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Egypt warns of military intervention

Egypt’s foreign minister has warned that the military would “intervene to control the country” if it fell into chaos, as protests against the rule of President Hosni Mubarak entered their 17th day.
Meanwhile, Saudi A

Egypt’s foreign minister has warned that the military would “intervene to control the country” if it fell into chaos, as protests against the rule of President Hosni Mubarak entered their 17th day.

Meanwhile, Saudi Arabia has reportedly said it will prop up Mubarak’s regime if Washington withdraws its support.

King Abdullah told President Barack Obama not to push Mubarak too hard and humiliate him amid the ongoing protests demanding his ouster in a telephone call on January 29, reported The Times, quoting a source in Riyadh.

Ahmed Aboul Gheit, in an interview on Al Arabiya, seemed to add to the ominous warning of Vice President Omar Suleiman on Wednesday that the government would not tolerate prolonged anti-government protests in Tahrir Square. Suleiman told activists not to attempt more civil disobedience, calling it “extremely dangerous.”

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According to Al Arabiya’s website, Aboul Gheit said: “We have to preserve the Constitution, even if it is amended. If chaos occurs, the armed forces will intervene to control the country, a step which would lead to a very dangerous situation.”

The military has pledged not to use force against the protesters who have occupied Cairo’s central Tahrir Square for almost two weeks and whose tactics have broadened to the establishment of a fresh encampment outside the Egyptian Parliament.

But it has also deployed tanks and reinforcements across the city, setting up a narrow access point to Tahrir Square that forces would-be protesters into single file after they stand in long lines to enter.

Suleiman said Wednesday that the alternatives facing tens of thousands of demonstrators demanding Mubarak’s ouster were dialogue with the authorities or “a coup.”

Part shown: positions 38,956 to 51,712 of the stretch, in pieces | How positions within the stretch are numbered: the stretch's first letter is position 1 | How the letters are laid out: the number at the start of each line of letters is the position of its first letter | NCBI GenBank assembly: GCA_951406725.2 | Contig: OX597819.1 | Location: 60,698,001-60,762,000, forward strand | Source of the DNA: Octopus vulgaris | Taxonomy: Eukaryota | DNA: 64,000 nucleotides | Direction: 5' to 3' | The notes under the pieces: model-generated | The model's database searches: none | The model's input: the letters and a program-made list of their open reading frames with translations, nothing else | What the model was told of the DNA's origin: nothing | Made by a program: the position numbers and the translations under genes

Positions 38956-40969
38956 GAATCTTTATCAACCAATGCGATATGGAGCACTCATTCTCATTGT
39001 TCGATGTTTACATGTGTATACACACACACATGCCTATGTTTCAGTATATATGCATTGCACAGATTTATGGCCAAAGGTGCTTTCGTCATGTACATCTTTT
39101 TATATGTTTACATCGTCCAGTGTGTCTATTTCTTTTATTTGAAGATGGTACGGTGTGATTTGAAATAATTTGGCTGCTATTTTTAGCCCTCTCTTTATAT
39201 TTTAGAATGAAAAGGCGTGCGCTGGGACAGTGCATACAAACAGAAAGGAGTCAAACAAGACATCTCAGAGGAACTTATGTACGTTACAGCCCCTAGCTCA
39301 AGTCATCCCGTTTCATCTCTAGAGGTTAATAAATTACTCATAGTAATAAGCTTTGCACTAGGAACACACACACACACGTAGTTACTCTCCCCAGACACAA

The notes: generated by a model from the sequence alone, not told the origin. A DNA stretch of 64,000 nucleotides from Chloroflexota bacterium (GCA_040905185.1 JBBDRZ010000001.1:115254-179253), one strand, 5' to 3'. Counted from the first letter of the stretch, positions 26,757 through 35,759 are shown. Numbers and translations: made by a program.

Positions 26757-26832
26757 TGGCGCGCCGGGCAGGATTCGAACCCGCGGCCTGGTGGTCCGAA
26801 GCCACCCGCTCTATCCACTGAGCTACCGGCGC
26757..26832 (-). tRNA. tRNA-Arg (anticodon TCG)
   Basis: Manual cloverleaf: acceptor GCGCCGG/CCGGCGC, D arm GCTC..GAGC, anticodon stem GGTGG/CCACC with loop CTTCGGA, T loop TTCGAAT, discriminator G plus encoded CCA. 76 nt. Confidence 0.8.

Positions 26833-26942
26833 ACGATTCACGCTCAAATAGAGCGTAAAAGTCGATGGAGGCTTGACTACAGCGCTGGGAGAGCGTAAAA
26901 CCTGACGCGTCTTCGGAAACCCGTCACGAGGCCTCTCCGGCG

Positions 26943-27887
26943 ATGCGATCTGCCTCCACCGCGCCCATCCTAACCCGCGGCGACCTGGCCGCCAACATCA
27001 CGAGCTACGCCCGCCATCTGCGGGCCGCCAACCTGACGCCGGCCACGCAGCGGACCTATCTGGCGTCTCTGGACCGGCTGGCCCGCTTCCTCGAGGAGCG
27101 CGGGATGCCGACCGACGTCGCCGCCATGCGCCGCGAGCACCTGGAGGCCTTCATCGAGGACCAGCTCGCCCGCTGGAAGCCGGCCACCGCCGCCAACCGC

Meanwhile, Wael Ghonim, a Google marketing manager who helped spark the country’s unprecedented protest movement in recent weeks, said the time for negotiations in Egypt had passed.

In a CNN interview, Ghonim also said he was “ready to die” for the opposition’s cause.

“And I’m telling this to Omar Suleiman,” he said. “He’s going to watch this. You’re not going to stop us. Kidnap me, kidnap all my colleagues. Put us in jail. Kill us. Do whatever you want to do. We are getting back our country. You guys have been ruining this country for 30 years. Enough. Enough. Enough.”

Ghonim said: “This is no longer the time to negotiate unfortunately… [the Egyptian government] decided to negotiate with us at night, with rubber bullets, with police sticks, with water hoses.”

“Thanks, we got the message,” he quipped.

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Ghonim, who described being “super-scared” during his 12-day detention, called the Egyptian unrest “Revolution 2.0.”

“If you want to free a society, just give them internet access,” he said. “People will see the truth.”

He said the Muslim Brotherhood was “not involved at all” in the planning stages of the protests. “The Muslim Brotherhood announced that they’re not going to participate officially,” he said.

Al Jazeera reported that about 5,000 doctors and medical students, as well as lawyers, public transport workers and the artists, were expected to join the protests Thursday, after nationwide  labor strikes Wednesday.

Thousands of people working at various state companies went on strike at their separate factories Wednesday. This included textile workers, public transport workers, electricity workers, medicine bottle manufacturers, sanitation workers and a firm involved in Suez Canal ship repairs.

Estimates of the number of people involved in the labor strikes across Egypt varied from 5,000 to tens of thousands.

Most demanded an increase in the country’s minimum wage, which has not risen in 27 years, and the right to form independent unions.

“It’s certainly increasing the pressure on the government here. I think it’s worth making the distinction that the strikes going on are more of an economic nature, they are not necessarily jumping on the bandwagon of the protesters in Tahrir Square,” Dekker said.

“Many of them are not actually calling for the president to step down, but fighting for better wages, for better working conditions.”

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On Wednesday, Aboul Gheit dismissed calls by Egyptian protesters and Vice President Joseph R. Biden Jr. to scrap the country’s emergency laws, which allow the authorities to detain people without charge.

“We have 17,000 prisoners loose in the streets out of jails that have been destroyed,” he said in an interview on PBS. “How can you ask me to sort of disband that emergency law while I’m in difficulty?”